INTERVIEW. Aviation Agency Backing Puts Helium Aircraft on Course for Remote Regions

Last year, the European Aviation Safety Agency awarded Design Organisation Approval to Hybrid Air Vehicles, which builds aircraft combining aerodynamic and helium lift. The milestone puts the manufacturer one step closer to getting its Airlander 10 aircraft into production and in service with customers. Our reporter Lindsay Clark caught up with CEO Stephen McGlennan to gauge the direction of travel.

DirectIndustry e-magazine: What makes your aircraft so special?

Stephen McGlennan: Airlander 10 is a hybrid aircraft. Its unique combination of buoyant lift, aerodynamic lift, and vectored thrust combines the strengths of airships, aeroplanes, and helicopters. This combination means that Airlander 10 is able to carry larger payloads for a longer time while also being very efficient.

DirectIndustry e-magazine: How did you go about founding the company? From where did you get the backing?

Stephen McGlennan: We are a privately held UK company. We have also been supported by the United States and UK governments, and received funding from the EU Horizon 2020 programme.

DirectIndustry e-magazine: Where do you expect your aircraft will have the most impact? Where do you hope your greatest growth market will be?

Stephen McGlennan: Airlander 10 offers low-cost long-endurance and remote access capabilities across a wide range of sectors. One of these sectors is luxury travel. Airlander 10 is both very quiet and very low vibration, giving passengers a remarkable flight experience. Plus, the ability to take off and land from many surfaces opens up new options for destinations. Another key sector is defence: these customers benefit from Airlander 10’s unique combination of payload and endurance. The aircraft’s ability to carry a three-tonne multi-mission payload for up to five days will make new tactics, techniques, and procedures in surveillance possible. There is a large market – an independent market survey has forecast a $45bn market for hybrid aircraft over the next 20 years.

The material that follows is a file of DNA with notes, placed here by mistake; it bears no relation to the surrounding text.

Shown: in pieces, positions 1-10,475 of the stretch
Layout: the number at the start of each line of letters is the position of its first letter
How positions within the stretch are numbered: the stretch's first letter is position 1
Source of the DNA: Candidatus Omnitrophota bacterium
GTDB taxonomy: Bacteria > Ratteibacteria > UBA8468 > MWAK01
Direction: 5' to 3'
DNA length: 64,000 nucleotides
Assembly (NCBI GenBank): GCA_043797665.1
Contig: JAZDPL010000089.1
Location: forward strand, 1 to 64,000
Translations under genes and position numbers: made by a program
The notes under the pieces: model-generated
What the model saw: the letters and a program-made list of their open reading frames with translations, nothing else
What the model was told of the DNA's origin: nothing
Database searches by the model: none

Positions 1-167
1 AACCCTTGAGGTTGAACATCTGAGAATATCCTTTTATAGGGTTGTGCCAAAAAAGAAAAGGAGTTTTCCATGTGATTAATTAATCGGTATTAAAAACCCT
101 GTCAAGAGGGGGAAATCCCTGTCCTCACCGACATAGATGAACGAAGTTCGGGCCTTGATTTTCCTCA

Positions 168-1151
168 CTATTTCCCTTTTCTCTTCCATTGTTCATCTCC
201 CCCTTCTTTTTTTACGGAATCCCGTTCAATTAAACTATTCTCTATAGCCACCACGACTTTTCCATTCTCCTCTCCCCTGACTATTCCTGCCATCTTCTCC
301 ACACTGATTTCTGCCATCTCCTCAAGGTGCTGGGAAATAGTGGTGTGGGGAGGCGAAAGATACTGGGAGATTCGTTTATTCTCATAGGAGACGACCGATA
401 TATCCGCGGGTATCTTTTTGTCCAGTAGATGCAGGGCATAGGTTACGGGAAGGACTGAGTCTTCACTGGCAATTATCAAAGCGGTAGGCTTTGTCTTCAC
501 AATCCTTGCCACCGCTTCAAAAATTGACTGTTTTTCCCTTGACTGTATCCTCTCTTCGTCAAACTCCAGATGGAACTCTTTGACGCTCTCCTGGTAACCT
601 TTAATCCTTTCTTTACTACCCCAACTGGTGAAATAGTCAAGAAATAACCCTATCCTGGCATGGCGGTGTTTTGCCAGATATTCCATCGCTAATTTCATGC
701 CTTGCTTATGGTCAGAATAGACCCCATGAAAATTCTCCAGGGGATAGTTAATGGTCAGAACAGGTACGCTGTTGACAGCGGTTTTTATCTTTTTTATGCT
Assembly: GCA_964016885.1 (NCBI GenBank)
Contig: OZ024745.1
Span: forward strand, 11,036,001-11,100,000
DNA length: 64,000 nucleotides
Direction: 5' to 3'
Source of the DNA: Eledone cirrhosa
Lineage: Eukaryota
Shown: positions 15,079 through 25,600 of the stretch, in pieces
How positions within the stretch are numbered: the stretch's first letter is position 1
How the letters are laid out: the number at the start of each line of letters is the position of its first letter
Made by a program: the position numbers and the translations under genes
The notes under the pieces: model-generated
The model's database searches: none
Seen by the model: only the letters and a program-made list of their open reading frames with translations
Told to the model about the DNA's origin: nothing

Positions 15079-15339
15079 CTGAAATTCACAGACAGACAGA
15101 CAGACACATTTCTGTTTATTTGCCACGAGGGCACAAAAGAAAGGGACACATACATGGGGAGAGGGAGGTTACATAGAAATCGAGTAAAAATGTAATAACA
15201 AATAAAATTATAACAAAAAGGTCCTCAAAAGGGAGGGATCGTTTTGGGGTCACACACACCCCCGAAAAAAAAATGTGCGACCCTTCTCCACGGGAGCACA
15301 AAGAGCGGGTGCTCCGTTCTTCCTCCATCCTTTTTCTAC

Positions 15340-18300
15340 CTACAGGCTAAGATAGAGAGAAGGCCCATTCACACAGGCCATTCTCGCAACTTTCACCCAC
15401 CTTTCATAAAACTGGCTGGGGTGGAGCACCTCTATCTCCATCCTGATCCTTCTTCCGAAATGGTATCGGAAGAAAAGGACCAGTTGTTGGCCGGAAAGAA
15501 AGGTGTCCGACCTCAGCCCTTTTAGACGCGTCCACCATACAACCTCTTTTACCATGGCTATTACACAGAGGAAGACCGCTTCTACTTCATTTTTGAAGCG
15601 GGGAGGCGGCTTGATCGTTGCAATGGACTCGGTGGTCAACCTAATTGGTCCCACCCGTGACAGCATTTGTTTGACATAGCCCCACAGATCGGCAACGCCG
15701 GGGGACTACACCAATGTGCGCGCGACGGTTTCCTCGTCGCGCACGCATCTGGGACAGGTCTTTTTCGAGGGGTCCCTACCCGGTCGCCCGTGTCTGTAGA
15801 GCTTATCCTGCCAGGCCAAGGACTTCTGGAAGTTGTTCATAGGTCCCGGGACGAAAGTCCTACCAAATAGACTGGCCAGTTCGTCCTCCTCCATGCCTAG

DirectIndustry e-magazine: All being well, when do you think flights of your aircraft will begin, commercially?

Stephen McGlennan: We expect to be the type-certified production Airlander 10 to be in service with customers in the early 2020s.

DirectIndustry e-magazine: What forthcoming technologies do you think will improve your aircraft in future?

Stephen McGlennan: Airlander’s buoyant lift and low drag make it an excellent candidate for electric power. Already low-carbon, we believe that Airlander can offer zero-carbon aviation across a variety of applications in the near future. All around us, we see new challenges to provide services into remote places, provide airborne connectivity, and reduce our industry’s environmental impact. The aerospace industry can’t solve these new challenges with variations on the same answers. With Airlander there is a way to do things differently – and better.


About the Author

Lindsay Clark is a freelance journalist specializing in computing. He has won industry awards as news editor at Computer Weekly. He has also written for newspapers including The Guardian, The Financial Times...

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